NHL

Red Wings drawing attention of Swedish fans

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The Canadian Press
5/21/2008 7:28:37 PM
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DETROIT - The Detroit Red Wings would be in rough shape without Sweden.

In fact, their general manager insisted the Western Conference champions would've been knocked out of the post-season long ago - if they even made it - without their seven Swedes.

Thanks to Nicklas Lidstrom and several countrymen, Detroit is set to meet the Pittsburgh Penguins in the Stanley Cup final at home in Game 1 on Saturday night.

"It's a big deal back home," Lidstrom said Wednesday in an interview with The Associated Press. "They call us the Swedish NHL team because there's so many of us.

"As we get deeper in the playoffs, more people are staying up late and going to work after watching us play."

Sweden is six hours ahead of Michigan's Eastern Daylight Time.

Lidstrom has been around for years and he has steadily been joined by players from back home in Detroit. He was drafted by the Red Wings in the third round two decades ago and made his debut during the 1991-92 season.

Tomas Holmstrom, drafted 257th overall, was a rookie when the Red Wings won the Stanley Cup in 1997 and helped them win another title the next year and in 2002.

"It's been amazing how the team exploded with Swedes," Holmstrom said.

The Red Wings landed a star and perhaps a future one in back-to-back years, drafting forward Henrik Zetterberg 210th overall in 1999 and defenceman Niklas Kronwall with the 29th pick the next year.

Centre Johan Franzen, a third-round pick in 2004, joined the Red Wings three years ago after the lockout as did forward Mikael Samuelsson and defenceman Andreas Lilja as free agents.

"Somebody has the inside track on the Swedes because the Red Wings keep finding these guys late in the draft," teammate Chris Chelios said. "It can't be a fluke."

The Red Wings are thankful to have Hakan Anderson, their director of European scouting, evaluating talent in Sweden to stock their roster.

"Hakan deserves most of the credit without a doubt," Red Wings general manager Ken Holland said. "But other people have chipped in with a team effort to scout Sweden."

Where would the Red Wings be without the Swedes?

"Probably not in the playoffs," Holland said. "If we did even make the playoffs, we would've been eliminated a long time ago.

"Nick and Hank are two of the best players in the world. Homer is the best at what he does in front of the net. Franzen has scored 12 goals in the playoffs. Kronwall is one of the top young defenceman in the league."

Those five players helped Sweden win gold two years ago at the Olympics.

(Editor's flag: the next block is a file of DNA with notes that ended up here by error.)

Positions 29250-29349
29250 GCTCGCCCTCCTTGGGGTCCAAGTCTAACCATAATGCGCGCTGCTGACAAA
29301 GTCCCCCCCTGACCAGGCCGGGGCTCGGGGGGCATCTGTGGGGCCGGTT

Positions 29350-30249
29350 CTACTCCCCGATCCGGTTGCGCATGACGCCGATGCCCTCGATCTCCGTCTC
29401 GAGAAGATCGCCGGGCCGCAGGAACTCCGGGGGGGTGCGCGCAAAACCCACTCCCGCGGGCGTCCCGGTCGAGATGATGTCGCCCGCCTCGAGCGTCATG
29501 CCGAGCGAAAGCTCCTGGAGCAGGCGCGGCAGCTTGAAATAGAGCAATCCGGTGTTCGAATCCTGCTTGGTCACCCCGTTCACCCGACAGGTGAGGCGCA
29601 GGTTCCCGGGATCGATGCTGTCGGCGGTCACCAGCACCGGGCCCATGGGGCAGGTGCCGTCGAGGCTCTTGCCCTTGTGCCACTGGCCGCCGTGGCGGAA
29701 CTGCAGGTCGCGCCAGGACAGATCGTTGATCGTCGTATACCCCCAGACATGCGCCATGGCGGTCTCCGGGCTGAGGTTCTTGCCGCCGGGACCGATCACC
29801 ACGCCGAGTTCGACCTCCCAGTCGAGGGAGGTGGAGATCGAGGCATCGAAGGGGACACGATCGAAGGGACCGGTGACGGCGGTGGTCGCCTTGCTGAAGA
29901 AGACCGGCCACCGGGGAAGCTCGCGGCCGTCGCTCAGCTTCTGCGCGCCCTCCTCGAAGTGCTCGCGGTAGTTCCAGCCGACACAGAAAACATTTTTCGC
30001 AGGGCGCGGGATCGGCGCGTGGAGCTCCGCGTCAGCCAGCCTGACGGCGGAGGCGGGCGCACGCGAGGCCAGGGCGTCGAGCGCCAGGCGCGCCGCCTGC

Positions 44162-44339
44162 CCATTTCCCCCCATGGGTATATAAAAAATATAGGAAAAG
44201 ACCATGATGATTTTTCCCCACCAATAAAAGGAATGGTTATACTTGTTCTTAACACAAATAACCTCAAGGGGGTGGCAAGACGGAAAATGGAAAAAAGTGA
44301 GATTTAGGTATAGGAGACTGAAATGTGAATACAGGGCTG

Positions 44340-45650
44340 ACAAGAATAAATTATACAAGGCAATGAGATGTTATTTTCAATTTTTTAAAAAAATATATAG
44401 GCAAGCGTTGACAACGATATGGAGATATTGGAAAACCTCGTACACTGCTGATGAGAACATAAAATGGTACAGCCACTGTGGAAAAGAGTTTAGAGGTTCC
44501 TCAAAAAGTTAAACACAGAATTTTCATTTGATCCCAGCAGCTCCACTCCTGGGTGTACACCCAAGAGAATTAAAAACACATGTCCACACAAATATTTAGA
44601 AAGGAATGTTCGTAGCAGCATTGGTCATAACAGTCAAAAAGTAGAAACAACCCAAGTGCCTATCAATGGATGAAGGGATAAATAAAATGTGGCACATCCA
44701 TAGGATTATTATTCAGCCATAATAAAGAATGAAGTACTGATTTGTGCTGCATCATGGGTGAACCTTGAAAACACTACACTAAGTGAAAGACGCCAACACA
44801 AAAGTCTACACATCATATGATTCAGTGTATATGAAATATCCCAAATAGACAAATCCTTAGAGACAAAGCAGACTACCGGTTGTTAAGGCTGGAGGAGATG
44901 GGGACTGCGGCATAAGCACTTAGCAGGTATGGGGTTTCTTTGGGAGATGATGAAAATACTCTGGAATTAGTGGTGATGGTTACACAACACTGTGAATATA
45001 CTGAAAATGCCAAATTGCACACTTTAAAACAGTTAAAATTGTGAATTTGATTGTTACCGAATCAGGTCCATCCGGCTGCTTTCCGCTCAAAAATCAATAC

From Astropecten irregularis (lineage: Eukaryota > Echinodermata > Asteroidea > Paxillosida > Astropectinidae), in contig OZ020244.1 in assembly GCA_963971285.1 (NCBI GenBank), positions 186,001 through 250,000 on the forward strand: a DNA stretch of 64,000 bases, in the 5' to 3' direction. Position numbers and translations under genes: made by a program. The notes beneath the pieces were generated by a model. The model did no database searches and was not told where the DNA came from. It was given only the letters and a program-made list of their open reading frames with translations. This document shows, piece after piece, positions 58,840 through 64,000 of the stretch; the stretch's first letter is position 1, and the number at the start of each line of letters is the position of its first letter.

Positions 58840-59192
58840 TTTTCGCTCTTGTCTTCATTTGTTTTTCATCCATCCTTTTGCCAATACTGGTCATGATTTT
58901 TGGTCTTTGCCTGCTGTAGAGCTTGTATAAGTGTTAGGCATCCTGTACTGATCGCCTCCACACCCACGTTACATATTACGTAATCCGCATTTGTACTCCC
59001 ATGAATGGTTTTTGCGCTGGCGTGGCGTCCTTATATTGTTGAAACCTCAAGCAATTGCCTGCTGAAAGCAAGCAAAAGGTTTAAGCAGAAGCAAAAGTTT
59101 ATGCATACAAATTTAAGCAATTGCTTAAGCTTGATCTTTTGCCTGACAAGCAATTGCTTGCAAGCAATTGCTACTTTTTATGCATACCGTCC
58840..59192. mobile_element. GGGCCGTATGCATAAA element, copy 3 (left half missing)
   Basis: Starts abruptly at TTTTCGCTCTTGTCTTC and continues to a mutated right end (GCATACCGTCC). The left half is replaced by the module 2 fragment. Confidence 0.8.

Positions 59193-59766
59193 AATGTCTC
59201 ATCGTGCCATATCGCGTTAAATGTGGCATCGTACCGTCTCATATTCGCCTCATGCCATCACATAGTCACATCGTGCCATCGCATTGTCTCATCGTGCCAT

Lidstrom - whose slap shot lifted his country to a 3-2 win over Finland - has a chance to add to his fame. He will be the first European captain to win a Stanley Cup, if Detroit gets past Pittsburgh, and will break a tie with Ray Bourque if he wins a sixth Norris Trophy as expected this summer.

"Nick is getting more and more attention after not getting the credit he deserves back home," Franzen said. "He's never got the headlines until after the Olympics, when he opened the Swede's eyes.

"Hank is a bigger target of the media because of his girlfriend. They're the Swedish version of Beckham and Posh."

Zetterberg laughed at the comparison to David and Victoria Beckham, saying he and Emma Andersson are much more low key.

"We don't get followed like crazy here or back home," Zetterberg said. "But she's had her own TV show, so she's known in public, too."

Zetterberg's game also draws attention.

His 21 points in the playoffs tie him for the league lead with Sidney Crosby.

Franzen leads the NHL in goals this post-season despite missing the previous five games with concussion-like symptoms.

Kronwall shatters the myth about soft Europeans, delivering spectacular hits in open ice, and has contributed 12 post-season points.

Samuelsson has nine points, ranking ninth on the team - behind five Swedes. Lilja has played in six of Detroit's 16 playoff games, adding grit on the blue line.

Two more Swedes, Mattias Ritola and Jonathan Ericsson, haven't played in the playoffs for the Red Wings.

"Being here together with all the Swedes is nice and unique," Zetterberg said. "We know we won't be together forever, so we're enjoying it while it lasts."

The Swedish Red Wings say their nationality is irrelevant on the ice and in the dressing room, but acknowledge their bond away from Joe Louis Arena.

All of them live in a Detroit suburb, Novi, other than Zetterberg, who lives about 30 kilometres away in Bloomfield Hills.

"It's great for our families, especially our wives and girlfriends when we're on the road," Lilja said. "Our kids speak English at school, and Swedish at home. Sometimes they mix the two languages sometimes and we call that Swenglish.

"We live so close to each other. I'm a sand wedge away from Samuelsson's yard and the rest the guys - other than Hank - are a two-minute drive away."

Yes, Zetterberg hears about that.

"Well, you know, Hank is a star," Lilja joked, putting his fingers in the air to make quote marks. "He can't live with us in Novi."

Zetterberg, standing nearby, had a rebuttal.

"When I got here, it was only Nick and Homer and I thought they were too old," the 27-year-old Zetterberg said. "So, I lived where the younger guys did."

One of the youngest Swedes in the Detroit area, four-year-old Isak Holmstrom, recently went to a home game sporting a miniature version of his father's No. 96 jersey with his mother.

"It's wonderful to have all the Swedes here in Detroit," Annelie Holmstrom said. "We're like one, big happy family."

Nicklas Lidstrom (Photo: Dave Reginek/NHLI via Getty Images)

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(Photo: Dave Reginek/NHLI via Getty Images)
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